“For all these and other words were unquestionably spoken in reference to the resurrection of the just, which takes place after the coming of Antichrist, and the destruction of all nations under his rule; in [the times of] which [resurrection] the righteous shall reign in the earth, waxing stronger by the sight of the Lord: and through Him they shall become accustomed to partake in the glory of God the Father, and shall enjoy in the kingdom intercourse and communion with the holy angels, and union with spiritual beings; and [with respect to] those whom the Lord shall find in the flesh, awaiting Him from heaven, and who have suffered tribulation, as well as escaped the hands of the Wicked one.” (Against Heresies 5:35:1)

However, this earthly kingdom is described many times by Irenaeus as an eternal kingdom, not a temporary millennium. Irenaeus’ clearest statement on the matter concerns the purpose of Christ Second Advent.

“Has the Word come for the ruin and for the resurrection of many? For the ruin, certainly, of those who do not believe Him, to whom also He has threatened a greater damnation in the judgment-day than that of Sodom and Gomorrah; (Luke 10:12) but for the resurrection of believers, and those who do the will of His Father in heaven. If then the advent of the Son comes indeed alike to all, but is for the purpose of judging, and separating the believing from the unbelieving,” (Against Heresies 5:27:1)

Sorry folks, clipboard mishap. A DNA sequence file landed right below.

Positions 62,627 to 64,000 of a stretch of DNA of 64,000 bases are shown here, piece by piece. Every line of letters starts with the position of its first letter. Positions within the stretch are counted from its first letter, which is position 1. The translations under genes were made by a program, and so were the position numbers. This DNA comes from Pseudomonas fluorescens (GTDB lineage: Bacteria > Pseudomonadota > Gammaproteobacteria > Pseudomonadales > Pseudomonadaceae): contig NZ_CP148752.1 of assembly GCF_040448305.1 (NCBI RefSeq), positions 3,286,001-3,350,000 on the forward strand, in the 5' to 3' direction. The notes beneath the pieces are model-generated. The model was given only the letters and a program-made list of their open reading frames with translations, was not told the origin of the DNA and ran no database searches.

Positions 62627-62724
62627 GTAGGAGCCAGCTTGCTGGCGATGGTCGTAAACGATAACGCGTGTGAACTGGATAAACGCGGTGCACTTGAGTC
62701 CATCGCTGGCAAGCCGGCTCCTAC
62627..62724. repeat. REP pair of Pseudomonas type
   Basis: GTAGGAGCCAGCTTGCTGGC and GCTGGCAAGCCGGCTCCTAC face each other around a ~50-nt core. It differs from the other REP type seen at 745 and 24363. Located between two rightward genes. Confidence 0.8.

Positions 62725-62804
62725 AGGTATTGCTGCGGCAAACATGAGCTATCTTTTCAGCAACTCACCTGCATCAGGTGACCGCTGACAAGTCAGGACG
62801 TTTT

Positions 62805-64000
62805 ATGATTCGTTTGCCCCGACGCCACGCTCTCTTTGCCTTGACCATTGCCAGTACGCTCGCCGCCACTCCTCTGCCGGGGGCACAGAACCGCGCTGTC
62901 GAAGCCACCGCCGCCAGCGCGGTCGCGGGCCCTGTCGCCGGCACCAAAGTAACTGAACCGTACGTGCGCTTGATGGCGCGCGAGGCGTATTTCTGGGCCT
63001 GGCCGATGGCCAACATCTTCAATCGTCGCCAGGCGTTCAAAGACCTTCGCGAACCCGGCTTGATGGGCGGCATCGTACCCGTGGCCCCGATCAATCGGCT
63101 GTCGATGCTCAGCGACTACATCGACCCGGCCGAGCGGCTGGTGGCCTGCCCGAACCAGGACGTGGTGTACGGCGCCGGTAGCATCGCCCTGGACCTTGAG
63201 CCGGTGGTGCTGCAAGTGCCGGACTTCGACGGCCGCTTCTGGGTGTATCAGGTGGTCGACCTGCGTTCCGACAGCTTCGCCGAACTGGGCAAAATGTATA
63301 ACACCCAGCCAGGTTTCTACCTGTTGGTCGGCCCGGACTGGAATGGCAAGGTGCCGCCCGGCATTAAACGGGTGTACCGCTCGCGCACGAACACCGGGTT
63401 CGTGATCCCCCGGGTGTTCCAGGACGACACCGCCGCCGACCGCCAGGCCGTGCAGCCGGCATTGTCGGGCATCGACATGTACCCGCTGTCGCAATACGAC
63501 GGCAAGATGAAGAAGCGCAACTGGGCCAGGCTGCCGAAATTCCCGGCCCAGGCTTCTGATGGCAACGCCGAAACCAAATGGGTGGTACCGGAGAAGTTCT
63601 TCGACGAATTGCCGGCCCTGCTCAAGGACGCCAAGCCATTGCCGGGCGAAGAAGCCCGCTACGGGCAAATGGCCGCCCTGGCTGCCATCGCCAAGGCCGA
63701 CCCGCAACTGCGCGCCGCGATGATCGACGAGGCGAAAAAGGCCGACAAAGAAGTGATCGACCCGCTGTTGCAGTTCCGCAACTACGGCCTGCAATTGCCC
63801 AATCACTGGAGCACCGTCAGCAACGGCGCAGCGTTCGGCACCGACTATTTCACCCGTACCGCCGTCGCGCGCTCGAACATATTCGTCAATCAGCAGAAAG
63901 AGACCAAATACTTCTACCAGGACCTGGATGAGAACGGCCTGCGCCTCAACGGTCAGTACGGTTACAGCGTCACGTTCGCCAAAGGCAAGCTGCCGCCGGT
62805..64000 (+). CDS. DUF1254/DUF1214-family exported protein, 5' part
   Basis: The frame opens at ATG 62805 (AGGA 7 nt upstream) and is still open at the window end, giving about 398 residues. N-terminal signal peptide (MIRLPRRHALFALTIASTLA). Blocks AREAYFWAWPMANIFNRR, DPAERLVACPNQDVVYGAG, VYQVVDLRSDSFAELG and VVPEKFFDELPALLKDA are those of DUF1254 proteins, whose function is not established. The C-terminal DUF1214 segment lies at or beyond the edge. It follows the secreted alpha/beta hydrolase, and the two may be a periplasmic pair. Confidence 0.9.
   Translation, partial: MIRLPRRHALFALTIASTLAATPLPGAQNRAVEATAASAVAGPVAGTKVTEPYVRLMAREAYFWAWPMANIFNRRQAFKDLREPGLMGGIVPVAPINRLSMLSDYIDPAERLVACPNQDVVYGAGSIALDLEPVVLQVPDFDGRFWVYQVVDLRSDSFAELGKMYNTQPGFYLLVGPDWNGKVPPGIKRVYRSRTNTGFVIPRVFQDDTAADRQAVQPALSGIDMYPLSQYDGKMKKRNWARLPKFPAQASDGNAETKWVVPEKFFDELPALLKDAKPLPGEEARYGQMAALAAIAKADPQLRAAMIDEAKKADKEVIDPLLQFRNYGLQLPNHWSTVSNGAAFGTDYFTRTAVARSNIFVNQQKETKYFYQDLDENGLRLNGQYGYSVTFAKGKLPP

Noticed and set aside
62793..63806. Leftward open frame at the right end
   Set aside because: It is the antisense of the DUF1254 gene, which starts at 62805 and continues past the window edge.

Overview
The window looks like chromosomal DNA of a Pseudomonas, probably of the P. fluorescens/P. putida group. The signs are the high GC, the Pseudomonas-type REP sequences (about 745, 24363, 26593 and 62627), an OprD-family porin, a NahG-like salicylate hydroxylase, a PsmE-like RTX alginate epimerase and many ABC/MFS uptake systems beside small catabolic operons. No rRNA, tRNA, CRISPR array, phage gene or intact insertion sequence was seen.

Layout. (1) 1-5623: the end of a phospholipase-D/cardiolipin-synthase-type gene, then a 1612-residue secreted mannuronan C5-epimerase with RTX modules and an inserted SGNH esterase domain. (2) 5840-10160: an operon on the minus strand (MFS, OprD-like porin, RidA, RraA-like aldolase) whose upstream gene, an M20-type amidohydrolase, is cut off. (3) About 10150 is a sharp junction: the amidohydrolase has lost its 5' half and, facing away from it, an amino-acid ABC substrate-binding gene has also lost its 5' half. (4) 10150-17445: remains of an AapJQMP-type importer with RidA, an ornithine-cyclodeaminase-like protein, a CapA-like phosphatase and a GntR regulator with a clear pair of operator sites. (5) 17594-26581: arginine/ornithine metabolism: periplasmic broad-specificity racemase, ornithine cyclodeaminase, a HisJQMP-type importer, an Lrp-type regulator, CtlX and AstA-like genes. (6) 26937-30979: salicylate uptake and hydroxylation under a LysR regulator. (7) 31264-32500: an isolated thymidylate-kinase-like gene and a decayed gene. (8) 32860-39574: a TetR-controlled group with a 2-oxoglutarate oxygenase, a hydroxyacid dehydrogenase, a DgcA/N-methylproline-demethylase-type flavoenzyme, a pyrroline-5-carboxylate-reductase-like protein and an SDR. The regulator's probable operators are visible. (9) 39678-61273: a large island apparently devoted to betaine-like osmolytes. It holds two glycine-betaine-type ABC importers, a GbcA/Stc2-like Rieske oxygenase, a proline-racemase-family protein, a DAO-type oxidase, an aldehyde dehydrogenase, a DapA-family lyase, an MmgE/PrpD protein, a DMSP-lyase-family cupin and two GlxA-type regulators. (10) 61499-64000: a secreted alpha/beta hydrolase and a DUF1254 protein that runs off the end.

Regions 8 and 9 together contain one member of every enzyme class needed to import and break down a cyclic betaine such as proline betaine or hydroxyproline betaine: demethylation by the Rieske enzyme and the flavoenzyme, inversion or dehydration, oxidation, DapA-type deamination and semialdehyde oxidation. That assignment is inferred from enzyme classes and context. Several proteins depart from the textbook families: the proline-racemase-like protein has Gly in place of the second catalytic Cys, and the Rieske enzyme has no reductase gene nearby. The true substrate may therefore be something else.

Irenaeus speaks of one resurrection for both believers and unbelievers, and clearly tell us that the purpose of Christ Advent is for judging both, not for establishing an earthly millennium.


Irenaeus is a futurist regarding antichrist, but admits his ignorance regarding the matter.